Saturday, 22 September 2012

"There's quite a lot of people in that lecture theatre!"

Yesterday, I spoke for about 5 -10  minutes in front of the whole of the General Foundation course at Duncan of Jordanstone - that's a LOT of people!! A huge lecture theatre full of people!!
One of my tutors was doing a presentation to the General Foundation students about the animation course and brought along 5 animation students to talk about their own experiences with the course. I was one of them. It was a rather scary experience but I'm so glad I did it! Maybe it will make future talks and presentations seem less daunting... maybe.
Anyway, as I spent a bit of time putting this presentation together, I thought I would post it here. It's actually been good looking back at my journey through uni to 4th year. And I've never posted some of my 2nd year animations onto this blog either, including the finished rendered version of 'Jurassic Jess', so here it is :)


The route I took onto the course was through General Foundation. I decided I wanted to go into animation after trying it out in the last weeks of the course. I’d never done animation before but found that I absolutely loved it, there’s something pretty cool about seeing your drawing comes to life on the screen! So I really only had one piece of animation in my portfolio for applying to the animation course, the rest of it was made up of paintings and life drawing. I think showing an interest in animation, character, story and showing good drawing skills is a plus for your portfolio of work.
In Level 2 animation we learned the basic animation principles through the practice of 2D animation; through projects with bouncing balls, walk cycles, the flour sack, and character performance. There were also lectures on the history of animation. We also had workshops to learn about the 3D computer program MAYA, the compositing and animation program After Effects and general skills with Photoshop and Flash. I think 2nd year was really good for learning the key principles of animating. And learning these key principles through 2D animation allows you to apply them to any kind of animation, including 3D.


In the first Semester of 3rd Year, we worked in groups to produce a fully finished 1 minute film. I was the Director of my project ‘Jurassic Jess’ and I had a team of 5 people.  It was a story about a little girl, by the name of ‘Jess’ who loves dinosaurs and exploring museums and comes across a T-Rex skeleton in a restricted storage area of a museum. It was a 3D project, none of us had had a lot of experience with 3D before and it was quite an ambitious project for the timescale we had. We managed to finish the main bulk of it that semester and took an extra week to render and composite it together, there’s still some things we would have changed, improved, fix some glitches, looking back on it now, but we’re still quite pleased with what we managed to achieve and was so valuable in learning the process for making a short animated film, as there are so many different parts that go into making a film. Even if it is just 1 minute long!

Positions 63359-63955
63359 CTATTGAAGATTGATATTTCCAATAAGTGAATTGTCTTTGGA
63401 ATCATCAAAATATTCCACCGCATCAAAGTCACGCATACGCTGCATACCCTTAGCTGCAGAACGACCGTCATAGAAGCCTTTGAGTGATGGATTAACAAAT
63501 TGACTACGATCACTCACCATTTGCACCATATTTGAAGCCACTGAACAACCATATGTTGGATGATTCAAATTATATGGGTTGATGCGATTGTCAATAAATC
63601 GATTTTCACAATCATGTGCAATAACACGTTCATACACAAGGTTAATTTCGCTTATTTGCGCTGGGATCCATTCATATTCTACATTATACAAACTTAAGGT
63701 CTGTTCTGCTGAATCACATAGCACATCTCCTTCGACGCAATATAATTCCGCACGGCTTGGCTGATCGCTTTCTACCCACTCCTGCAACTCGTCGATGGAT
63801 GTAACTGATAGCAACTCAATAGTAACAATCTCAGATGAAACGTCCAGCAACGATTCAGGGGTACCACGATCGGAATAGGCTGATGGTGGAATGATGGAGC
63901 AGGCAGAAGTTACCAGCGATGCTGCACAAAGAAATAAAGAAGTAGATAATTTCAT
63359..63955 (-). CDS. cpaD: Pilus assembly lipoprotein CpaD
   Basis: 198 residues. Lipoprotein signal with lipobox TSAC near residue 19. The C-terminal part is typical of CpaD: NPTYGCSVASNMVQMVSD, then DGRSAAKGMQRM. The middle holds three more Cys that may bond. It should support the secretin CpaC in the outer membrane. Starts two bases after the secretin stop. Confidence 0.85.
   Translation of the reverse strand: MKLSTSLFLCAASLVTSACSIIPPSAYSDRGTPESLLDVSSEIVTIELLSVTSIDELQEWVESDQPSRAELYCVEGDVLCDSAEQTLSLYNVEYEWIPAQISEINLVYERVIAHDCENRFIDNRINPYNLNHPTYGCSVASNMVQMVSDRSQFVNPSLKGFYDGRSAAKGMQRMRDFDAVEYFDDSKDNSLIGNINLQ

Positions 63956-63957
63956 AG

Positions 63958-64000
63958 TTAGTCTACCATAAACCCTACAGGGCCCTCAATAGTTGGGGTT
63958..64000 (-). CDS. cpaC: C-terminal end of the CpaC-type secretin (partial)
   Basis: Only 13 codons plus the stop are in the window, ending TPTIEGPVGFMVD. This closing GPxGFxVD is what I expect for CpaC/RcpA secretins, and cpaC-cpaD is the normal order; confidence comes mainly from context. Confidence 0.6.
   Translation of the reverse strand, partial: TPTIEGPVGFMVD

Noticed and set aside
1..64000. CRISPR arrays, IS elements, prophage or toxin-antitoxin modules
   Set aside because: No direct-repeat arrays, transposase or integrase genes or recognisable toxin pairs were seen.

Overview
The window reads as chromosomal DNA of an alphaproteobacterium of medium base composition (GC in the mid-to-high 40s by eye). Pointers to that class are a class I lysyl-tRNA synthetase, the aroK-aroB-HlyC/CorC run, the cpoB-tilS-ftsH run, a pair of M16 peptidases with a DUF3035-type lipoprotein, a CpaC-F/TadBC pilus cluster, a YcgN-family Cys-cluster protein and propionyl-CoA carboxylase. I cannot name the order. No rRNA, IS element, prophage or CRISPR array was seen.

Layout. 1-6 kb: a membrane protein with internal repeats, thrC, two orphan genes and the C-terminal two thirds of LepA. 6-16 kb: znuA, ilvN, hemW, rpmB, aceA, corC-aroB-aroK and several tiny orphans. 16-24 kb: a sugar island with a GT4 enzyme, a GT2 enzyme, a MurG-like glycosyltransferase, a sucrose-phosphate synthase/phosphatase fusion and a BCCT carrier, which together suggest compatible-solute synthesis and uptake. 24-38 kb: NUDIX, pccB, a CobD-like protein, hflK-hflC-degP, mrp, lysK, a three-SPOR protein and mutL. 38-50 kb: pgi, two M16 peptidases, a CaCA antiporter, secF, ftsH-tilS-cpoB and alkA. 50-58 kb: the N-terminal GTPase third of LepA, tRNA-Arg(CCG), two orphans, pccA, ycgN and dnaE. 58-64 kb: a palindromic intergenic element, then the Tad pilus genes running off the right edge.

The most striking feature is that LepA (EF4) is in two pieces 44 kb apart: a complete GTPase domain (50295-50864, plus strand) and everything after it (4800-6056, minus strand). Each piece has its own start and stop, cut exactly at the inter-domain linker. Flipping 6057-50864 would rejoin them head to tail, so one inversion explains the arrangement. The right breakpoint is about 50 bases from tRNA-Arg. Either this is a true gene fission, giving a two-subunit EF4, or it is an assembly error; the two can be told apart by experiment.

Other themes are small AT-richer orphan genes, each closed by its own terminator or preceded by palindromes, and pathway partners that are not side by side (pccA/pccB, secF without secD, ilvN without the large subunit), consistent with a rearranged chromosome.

In Semester 2 of 3rd Year we got to work on the pre-production of our final year films. Including character and environment designs, and developing the script and the storyboard. I’m now the Production Manager of a team of 3 for the 3D film ‘Krokodi’. It will be approx 2 minutes in length and is about an arrogant Crocodile Hunter looking for the legendary ‘Krokodi’ swamp creature of Louisiana, to hunt down. This swamp creature turns out to be ‘Dee’ who works in her burger van during the day in the Town of New Orleans, (even a swamp goddess needs to earn her living) and returns to the swamp at night to revert back to her crocodilian self. ‘Dee’ and the Hunter meet and comedic chaos ensues!

Now in 4th year, ‘Krokodi’ is in production and the 3D modelling of characters and environments are underway. In 4th year we have to choose 2 skills to specialize in that we will mainly be accessed on at the end of the year. I’ve picked character animation and rigging. Rigging is where you add the skeleton and controls to a 3D character to enable the character to be animated. I’m looking towards a career in character animation, and having a good knowledge of rigging can be very appealing to potential employers because of its close links with animation. It’s also good at helping improve your own animation skills as you get a better understanding of how a character moves and is controlled. Part of being on the Animation course is having good communication skills and working as part of a team. Not only are we working on our main projects but we’re helping out on at least one other. This allows you to expand your skills and experience through working on a different project and with different people. Also as 4th years, who always have soooo much to do, with such ambitious projects, we try to recruit helpers from 3rd year and 2nd year to do some little pieces of work for us. This not only helps us but allows them to get a good insight and experience into how 4th year works and the production pipeline of working on a film so that when it’s their turn, they already have a bit more knowledge about it all.

I really hope that there were some people in the audience that were inspired by all of our presentations, to investigate animation further or to try it out themselves - because after all - animation is the best! Not biased or anything :p